Thousands have marched in the Pakistani capital, Islamabad, to mark the first death anniversary of an Islamic extremist who assassinated a liberal provincial governor in 2011.

Mumtaz Qadri shot Salman Taseer dead in 2011, after the liberal politician opposed Pakistan’s blasphemy laws and called for the exoneration of Christian woman Asia Bibi who had been charged with desecrating the Quran and sentenced to death.

Taseer enraged religious extremists when he called for the blasphemy law to be amended.
The majority of the more than 100 Pakistanis who are charged with blasphemy each year ate Christians and other minorities. And the law of often used to settle personal scores.

Qadri was convicted of Taseer’s murder and hanged in prison on February 29 last year, sparking protests from hardline Sunni Muslims, who hailed him as a hero.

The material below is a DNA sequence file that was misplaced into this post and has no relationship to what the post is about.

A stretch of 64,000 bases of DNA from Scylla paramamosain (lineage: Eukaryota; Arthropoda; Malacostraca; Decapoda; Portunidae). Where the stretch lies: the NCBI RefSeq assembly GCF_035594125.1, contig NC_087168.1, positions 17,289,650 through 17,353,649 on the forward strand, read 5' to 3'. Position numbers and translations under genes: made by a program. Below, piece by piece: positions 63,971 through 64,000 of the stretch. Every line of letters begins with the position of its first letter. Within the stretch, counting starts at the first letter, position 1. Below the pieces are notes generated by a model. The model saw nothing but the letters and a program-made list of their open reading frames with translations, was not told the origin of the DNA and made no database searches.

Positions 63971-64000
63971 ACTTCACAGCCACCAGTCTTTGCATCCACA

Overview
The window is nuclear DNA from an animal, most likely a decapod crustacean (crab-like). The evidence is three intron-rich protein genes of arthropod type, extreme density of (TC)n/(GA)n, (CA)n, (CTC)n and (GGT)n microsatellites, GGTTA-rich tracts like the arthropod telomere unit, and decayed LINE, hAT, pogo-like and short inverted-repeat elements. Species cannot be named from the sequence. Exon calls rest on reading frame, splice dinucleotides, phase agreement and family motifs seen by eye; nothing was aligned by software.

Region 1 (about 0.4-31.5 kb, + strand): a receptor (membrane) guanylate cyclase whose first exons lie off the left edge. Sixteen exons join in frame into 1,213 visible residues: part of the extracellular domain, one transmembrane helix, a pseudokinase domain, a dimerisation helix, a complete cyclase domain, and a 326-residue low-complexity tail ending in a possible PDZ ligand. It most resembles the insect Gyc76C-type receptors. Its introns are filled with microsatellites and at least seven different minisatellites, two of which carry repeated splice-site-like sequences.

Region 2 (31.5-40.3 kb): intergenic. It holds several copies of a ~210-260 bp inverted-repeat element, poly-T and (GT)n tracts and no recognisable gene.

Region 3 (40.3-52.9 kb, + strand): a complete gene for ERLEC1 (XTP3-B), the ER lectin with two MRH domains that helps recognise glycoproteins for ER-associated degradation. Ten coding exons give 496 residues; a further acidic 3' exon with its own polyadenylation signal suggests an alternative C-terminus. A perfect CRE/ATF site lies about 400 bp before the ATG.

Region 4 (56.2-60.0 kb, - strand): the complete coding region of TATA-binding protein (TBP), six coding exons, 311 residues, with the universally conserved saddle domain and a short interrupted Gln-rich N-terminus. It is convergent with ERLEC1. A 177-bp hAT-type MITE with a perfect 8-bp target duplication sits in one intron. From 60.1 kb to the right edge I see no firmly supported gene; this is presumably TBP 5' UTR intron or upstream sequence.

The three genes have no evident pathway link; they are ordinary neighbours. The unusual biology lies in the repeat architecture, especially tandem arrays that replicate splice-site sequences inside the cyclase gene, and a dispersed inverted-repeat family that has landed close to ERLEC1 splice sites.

But protesters defied a government ban on rallies glorifying Qadri, and on Wednesday took to the streets in Barakaho, the suburb where he lived, in a show of support.

Qadri’s gravestone – guarded by police – has become a shrine, and visitors must pass through a metal detector before they can pay their respects to him.

Islamabad is on high alert after a series of terror attacks over the past few months. The Taliban and other Islamic militants have carried out multiple suicide bombings in recent weeks, killing more than 125 people.